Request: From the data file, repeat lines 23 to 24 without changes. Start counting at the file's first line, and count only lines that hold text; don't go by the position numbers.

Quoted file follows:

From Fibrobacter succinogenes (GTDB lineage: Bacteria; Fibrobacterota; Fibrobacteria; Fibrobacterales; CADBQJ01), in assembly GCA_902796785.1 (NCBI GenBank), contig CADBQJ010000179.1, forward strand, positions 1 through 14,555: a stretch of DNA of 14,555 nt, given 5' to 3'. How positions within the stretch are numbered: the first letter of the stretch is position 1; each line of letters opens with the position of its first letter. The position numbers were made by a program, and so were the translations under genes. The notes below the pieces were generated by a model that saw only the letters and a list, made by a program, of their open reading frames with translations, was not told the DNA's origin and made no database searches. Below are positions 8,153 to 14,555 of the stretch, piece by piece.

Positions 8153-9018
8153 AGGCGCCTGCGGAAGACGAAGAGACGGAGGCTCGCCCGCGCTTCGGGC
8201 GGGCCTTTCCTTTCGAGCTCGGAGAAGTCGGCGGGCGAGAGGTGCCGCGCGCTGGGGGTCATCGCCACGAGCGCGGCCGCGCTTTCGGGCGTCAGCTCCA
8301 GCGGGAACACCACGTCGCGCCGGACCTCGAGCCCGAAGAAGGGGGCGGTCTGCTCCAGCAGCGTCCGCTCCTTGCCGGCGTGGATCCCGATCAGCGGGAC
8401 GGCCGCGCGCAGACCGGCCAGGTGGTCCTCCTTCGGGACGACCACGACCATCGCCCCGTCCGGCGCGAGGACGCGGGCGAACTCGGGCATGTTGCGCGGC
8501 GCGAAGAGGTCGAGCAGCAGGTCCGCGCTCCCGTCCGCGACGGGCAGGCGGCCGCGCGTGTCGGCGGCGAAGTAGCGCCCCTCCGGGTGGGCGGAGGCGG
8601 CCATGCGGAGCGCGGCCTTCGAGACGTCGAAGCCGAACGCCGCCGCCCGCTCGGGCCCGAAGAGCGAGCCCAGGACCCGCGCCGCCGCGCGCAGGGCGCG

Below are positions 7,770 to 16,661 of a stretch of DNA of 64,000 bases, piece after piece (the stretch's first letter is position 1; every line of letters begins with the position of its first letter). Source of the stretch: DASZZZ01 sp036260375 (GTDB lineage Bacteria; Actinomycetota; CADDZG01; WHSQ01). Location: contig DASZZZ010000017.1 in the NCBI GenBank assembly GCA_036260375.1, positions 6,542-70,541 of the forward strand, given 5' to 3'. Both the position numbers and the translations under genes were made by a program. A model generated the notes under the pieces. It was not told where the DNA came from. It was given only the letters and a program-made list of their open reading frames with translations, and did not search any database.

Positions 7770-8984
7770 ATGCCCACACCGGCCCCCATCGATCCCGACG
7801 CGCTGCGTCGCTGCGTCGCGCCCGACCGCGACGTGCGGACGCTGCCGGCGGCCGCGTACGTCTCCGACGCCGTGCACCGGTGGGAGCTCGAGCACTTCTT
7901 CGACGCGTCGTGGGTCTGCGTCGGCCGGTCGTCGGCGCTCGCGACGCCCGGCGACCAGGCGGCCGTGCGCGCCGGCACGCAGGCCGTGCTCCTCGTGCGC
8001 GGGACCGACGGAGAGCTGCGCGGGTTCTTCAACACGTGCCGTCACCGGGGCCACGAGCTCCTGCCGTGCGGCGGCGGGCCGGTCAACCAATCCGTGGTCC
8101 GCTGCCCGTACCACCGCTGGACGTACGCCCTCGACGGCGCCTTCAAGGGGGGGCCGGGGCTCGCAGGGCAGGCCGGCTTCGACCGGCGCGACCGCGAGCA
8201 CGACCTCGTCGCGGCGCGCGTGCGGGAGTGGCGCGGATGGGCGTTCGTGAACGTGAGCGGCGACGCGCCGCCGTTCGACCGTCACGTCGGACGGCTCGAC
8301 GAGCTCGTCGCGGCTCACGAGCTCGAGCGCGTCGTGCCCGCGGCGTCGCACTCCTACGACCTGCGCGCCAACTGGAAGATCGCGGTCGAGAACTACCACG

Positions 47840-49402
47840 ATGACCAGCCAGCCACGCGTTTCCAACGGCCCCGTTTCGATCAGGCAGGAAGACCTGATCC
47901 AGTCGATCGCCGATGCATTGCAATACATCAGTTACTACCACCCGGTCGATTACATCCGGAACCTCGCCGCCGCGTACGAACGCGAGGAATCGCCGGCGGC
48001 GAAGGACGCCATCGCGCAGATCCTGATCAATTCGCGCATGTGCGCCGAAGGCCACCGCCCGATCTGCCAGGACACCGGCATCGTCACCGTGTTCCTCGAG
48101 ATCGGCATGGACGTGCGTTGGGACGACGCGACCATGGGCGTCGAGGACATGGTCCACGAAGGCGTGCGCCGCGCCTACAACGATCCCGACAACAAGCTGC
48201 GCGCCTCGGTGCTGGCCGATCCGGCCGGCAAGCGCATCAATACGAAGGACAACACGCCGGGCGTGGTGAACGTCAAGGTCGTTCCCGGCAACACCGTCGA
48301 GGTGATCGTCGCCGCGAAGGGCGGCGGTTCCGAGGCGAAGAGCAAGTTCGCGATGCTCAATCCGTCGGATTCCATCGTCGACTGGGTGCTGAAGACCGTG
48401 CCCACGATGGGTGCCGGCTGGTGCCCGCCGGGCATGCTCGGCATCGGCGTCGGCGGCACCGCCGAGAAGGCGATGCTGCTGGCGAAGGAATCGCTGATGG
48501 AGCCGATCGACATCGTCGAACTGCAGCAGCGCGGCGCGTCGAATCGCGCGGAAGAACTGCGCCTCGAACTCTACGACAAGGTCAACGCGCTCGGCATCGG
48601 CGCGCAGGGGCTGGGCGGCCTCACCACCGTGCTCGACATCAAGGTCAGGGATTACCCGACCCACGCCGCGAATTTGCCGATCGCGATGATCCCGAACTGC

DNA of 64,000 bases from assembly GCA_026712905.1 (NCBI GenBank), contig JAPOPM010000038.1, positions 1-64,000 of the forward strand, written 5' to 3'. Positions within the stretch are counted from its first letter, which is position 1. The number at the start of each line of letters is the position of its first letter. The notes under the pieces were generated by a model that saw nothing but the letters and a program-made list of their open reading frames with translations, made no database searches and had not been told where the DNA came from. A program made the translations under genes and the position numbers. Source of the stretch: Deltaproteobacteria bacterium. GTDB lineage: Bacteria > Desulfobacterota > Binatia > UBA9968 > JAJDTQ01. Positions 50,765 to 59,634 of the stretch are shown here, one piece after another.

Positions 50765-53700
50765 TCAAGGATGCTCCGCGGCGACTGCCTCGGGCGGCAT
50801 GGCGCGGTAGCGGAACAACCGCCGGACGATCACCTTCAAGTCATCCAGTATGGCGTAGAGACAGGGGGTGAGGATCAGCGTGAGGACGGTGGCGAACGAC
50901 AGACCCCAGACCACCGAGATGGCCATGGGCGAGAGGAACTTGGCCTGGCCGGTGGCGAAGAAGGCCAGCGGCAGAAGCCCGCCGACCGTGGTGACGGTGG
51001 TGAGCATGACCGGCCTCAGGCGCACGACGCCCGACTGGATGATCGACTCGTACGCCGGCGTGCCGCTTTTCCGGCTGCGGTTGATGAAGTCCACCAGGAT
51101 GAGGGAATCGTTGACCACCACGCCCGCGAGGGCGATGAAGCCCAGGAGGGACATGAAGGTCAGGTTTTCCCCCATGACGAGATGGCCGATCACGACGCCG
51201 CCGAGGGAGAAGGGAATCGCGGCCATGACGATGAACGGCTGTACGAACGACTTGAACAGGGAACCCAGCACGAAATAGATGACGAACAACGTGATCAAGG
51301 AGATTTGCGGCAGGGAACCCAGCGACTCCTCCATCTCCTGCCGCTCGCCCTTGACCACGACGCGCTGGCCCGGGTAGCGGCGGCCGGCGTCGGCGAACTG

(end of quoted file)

48201 GCGCCTCGGTGCTGGCCGATCCGGCCGGCAAGCGCATCAATACGAAGGACAACACGCCGGGCGTGGTGAACGTCAAGGTCGTTCCCGGCAACACCGTCGA
48301 GGTGATCGTCGCCGCGAAGGGCGGCGGTTCCGAGGCGAAGAGCAAGTTCGCGATGCTCAATCCGTCGGATTCCATCGTCGACTGGGTGCTGAAGACCGTG